The facts bear this out. According to the Energy Information Administration, the supply of oil and gasoline is higher today than it was three years ago, when the national average price for a gallon of gasoline was just $1.90. And, while the national average price of gasoline is now over $3.70 a gallon, the demand for oil in the U.S. is at its lowest level since April of 1997. Nor is the global supply of oil at issue. According to the International Energy Agency, in the last quarter of 2011 the world oil supply rose by 1.3 million barrels per day while demand only increased by 0.7 million barrels per day. Yet, during this same period, the price of Texas light sweet crude rose by over 12%. Meanwhile, oil speculators now control over 80 percent of the energy futures market, a figure that has more than doubled over the past decade.
As the cost for American people to fill their gas tanks continues to skyrocket, the CFTC continues to drag its feet on imposing strict speculation limits to eliminate, prevent, or diminish excessive oil speculation as required by the Dodd-Frank Act. Although the CFTC has adopted initial position limits, they are not strong enough and not yet in force owing to industry opposition, delays in swaps oversight and data collection. This is simply unacceptable and must change.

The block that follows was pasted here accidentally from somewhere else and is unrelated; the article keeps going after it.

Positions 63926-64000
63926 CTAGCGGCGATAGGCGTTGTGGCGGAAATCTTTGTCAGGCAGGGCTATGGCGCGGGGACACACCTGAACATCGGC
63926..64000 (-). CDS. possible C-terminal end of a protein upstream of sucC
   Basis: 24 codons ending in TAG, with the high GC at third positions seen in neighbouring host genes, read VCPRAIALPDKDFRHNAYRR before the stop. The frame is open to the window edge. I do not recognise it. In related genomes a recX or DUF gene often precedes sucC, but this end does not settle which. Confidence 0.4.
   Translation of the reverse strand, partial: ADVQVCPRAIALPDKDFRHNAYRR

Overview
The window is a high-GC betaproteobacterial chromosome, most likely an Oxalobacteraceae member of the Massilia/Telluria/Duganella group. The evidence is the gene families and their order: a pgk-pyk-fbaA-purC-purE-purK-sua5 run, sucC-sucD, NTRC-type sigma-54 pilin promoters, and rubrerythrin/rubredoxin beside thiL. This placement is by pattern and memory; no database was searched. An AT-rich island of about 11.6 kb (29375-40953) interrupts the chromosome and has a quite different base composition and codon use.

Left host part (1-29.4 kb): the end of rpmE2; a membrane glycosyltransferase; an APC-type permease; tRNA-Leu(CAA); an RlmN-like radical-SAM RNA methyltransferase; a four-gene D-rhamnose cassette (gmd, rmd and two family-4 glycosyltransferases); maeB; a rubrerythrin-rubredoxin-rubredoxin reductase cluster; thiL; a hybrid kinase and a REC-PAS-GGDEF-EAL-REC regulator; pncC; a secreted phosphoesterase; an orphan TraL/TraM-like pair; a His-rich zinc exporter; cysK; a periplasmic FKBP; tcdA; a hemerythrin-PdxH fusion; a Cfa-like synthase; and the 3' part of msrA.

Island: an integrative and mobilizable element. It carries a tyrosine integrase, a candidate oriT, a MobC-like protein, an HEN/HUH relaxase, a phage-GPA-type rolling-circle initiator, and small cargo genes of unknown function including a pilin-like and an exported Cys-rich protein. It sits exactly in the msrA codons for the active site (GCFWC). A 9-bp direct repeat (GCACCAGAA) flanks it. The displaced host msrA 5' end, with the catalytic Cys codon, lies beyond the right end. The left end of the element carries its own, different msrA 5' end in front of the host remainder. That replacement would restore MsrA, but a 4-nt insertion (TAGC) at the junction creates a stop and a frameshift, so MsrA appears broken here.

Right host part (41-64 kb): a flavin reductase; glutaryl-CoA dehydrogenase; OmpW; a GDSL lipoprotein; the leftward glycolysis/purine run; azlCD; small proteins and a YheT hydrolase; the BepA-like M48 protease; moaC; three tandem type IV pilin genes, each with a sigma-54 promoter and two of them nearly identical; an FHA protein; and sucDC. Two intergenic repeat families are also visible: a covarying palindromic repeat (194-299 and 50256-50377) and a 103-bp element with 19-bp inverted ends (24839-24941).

We urge you to take immediate action to impose strong and meaningful position limits, and to utilize all authorities available to you to make sure that the price of oil and gasoline reflects the fundamentals of supply and demand. This could entail promulgation of rules only with regard to the currently regulated exchange markets. Swaps rules should also be implemented immediately, but even so, waiting for swaps rules to trigger all position limits is simply not adequate to protect consumers. We urge you to develop alternative methods of moving forward and to do so as swiftly and expeditiously as possible.
We have a responsibility to ensure that the price of oil is no longer allowed to be driven up by the same Wall Street speculators who caused the devastating recession that working families are now experiencing. That means that the CFTC must do what the law mandates and end excessive oil speculation once and for all.
Thank you for your attention to this important matter. We look forward to receiving your response.